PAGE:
Archive for Business of Baseball
The Yankees, baseball’s biggest spenders for the better part of two decades, may finally be eying something of a budget, according to a report by Joel Sherman. In a piece on Sunday, the New York Post scribe says that Major League Baseball’s Collective Bargaining Agreement and the other 29 teams’ attempts at keeping the Yanks’ spending under control may finally pay off in 2014 as the New York front office wants to bring its payroll below the luxury tax threshold. If the Yanks are truly intent on reducing costs, the club will not overpay for long-term deals in the near future and may focus on ushering in a new round of young players instead.
Sherman, who noted that this drive toward fiscal control has them lukewarm on top free agent pitchers Mark Buehrle and C.J. Wilson, explained the rational behind the Yanks’ thinking:
As an organization, they are saying they are driven to have a payroll of $189 million or less in 2014 when that becomes the luxury tax threshold. Because the incentives that come via the new CBA are just too great for them to ignore.
For if they are at $189 million or less for the three seasons from 2014-16, they not only avoid paying one cent in luxury tax, which would rise to 50 percent for them as repeat offenders, but they also would get roughly $40 million in savings via the to-be-implemented market disqualification revenue sharing program. However, only teams under the luxury-tax threshold get reimbursed in this program, which is designed to prevent big markets such as Toronto and Washington from receiving revenue sharing dollars, which in turn will lower how much teams such as the Yanks pay (as long as they are under the threshold).
And even if they just went under $189 million for 2014 before going over again in 2015, the Yankees would receive serious benefits. They would get about $10 million in the revenue sharing disqualification program. Also, by simply going under the threshold once, the Yankees would go back to having a 17.5 percent tax rather than the 50 percent that begins in 2014 for them if they never go under. Keep in mind that since the luxury tax went to 40 percent for them in 2005, the Yankees have averaged paying $25.75 million in tax annually.
So what’s going on here? How could the Yankees, who enjoy the edge of money with their new stadium, TV deal and various other revenue sources, suddenly become fiscally conservative? There are, in effect, three answers. First, the Yankee sources who are talking to Joel Sherman are being truthful. The Yankees know what they stand to gain by getting their payroll under $189 million in 2014, and they think they have the young pieces to do so. Plus, as Sherman writes, the Yankees say, “The big-name guys are a waste of time. We are not spending that kind of money.”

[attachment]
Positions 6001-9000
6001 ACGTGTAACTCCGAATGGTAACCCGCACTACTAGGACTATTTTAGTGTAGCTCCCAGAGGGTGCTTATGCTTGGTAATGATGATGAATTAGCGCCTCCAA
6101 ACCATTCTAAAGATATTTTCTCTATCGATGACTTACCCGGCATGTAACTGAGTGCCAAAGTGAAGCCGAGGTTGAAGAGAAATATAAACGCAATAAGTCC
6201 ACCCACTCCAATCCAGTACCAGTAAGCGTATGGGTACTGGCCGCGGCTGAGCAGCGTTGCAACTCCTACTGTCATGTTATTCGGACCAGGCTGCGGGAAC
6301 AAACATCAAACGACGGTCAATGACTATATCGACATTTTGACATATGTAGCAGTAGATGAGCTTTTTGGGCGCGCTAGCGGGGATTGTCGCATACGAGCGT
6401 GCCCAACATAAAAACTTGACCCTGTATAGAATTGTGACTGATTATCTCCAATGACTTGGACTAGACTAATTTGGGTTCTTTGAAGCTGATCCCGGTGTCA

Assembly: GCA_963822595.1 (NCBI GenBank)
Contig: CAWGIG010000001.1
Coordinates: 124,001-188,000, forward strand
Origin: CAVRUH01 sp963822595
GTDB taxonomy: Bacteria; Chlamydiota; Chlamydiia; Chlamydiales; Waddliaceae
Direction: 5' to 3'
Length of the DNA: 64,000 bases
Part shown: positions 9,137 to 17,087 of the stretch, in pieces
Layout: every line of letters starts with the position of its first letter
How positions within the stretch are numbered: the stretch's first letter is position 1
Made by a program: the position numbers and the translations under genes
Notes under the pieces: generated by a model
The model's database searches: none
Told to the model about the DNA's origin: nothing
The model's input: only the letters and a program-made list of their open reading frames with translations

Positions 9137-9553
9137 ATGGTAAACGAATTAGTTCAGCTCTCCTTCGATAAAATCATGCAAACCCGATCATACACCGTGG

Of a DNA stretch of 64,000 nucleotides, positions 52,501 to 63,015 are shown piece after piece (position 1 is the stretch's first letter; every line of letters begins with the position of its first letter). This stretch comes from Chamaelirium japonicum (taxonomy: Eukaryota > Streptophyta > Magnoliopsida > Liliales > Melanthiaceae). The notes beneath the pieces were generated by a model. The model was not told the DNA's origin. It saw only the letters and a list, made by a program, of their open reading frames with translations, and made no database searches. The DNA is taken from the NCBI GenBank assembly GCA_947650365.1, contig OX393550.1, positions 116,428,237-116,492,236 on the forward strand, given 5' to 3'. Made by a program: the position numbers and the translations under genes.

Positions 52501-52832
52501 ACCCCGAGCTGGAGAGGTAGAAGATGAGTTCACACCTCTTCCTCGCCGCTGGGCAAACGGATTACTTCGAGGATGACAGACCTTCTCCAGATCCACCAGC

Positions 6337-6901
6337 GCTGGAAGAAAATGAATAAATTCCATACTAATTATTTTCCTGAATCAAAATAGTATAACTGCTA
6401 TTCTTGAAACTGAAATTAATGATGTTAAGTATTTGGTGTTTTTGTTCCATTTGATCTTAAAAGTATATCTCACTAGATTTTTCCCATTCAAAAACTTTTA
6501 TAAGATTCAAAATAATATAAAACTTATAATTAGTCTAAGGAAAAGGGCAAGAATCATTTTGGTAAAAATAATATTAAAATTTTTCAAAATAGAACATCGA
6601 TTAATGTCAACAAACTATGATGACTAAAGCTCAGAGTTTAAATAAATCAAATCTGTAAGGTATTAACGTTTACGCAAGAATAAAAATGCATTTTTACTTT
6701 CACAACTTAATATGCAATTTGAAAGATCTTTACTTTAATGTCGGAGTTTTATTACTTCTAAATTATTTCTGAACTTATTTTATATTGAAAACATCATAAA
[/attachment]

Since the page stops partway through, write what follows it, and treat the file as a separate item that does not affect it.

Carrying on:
Next, they could be bluffing. Maybe they’re playing coy now to make a bigger move later in the year. If any free agent player wants to come to New York but the Yanks don’t want to meet that player’s asking price, it’s in the club’s best interest to put forward a plausible explanation for future that is fiscally conservative. Maybe they want to go big on Yu Darvish or Yoenis Cespedes but do not want to overplay their hand now.
Third, they’re laying the groundwork now in order to play it coy next winter. Right now, they have $72 million tied up in three players in 2014 — A-Rod, Mark Teixeira and CC Sabathia. They know that they’ll have to deal with Robinson Cano‘s, Curtis Granderson‘s and Nick Swisher‘s free agencies within the next two offseasons, and they will likely want to retain two of those three if not all three. Plus, the free agent pitchers could include Matt Cain, Cole Hamels and Anibal Sanchez while Mariano Rivera‘s current deal — and perhaps his career — is set to end after 2012 as well. That’s a whole lotta holes the Yanks are going to have to fill with an eye toward the 2014 luxury tax benefits.
Ultimately, then, baseball’s long-term effort to rein in the Yanks’ spending may be coming to a head, at least temporarily. Baseball has incentivized the Yanks to drop their payroll under the luxury threshold for at least a season. In 2007, the Yanks spent $189 million and won 94 games. They’ve spent over $200 million every year since then and will likely do so again in 2012. Change may be on the horizon though, and if it comes, it could benefit the Yanks’ bottom line tremendously as they gear up for another half decade of exorbitant spending.
Via Paul Sokoloski, the Yankees have informed their minor league affiliates in Scranton/Wilkes-Barre, Tampa, and Staten Island that they want them to drop “Yankees” as their nickname. “There’s only one team they want as the Yankees,” said Jim Timlin, chairman of the Lackawanna County Stadium Authority board in Northeast Pennsylvania. “And they live in the Bronx.”
“It was a recommendation,” added Timlin. “We don’t have to listen to them. But it would be a good idea to go along with them. The Yankees, when they come back [to Scranton] in 2013, may have a different name. Scranton/Wilkes-Barre-something. The naming rights are up for grabs.” The Triple-A Scranton franchise will play all of their 2012 home games on the road as PNC Field undergoes $40M worth of renovations.
There’s something fishy going on here, no? The Yankees just offloaded their stake in the Staten Island franchise, and now asked them to change their name. Meanwhile, they’re purchasing the SWB franchise … and are still asking them to change their name. I’m sure there’s some weird legal reason behind it, but it just seems off from where I sit.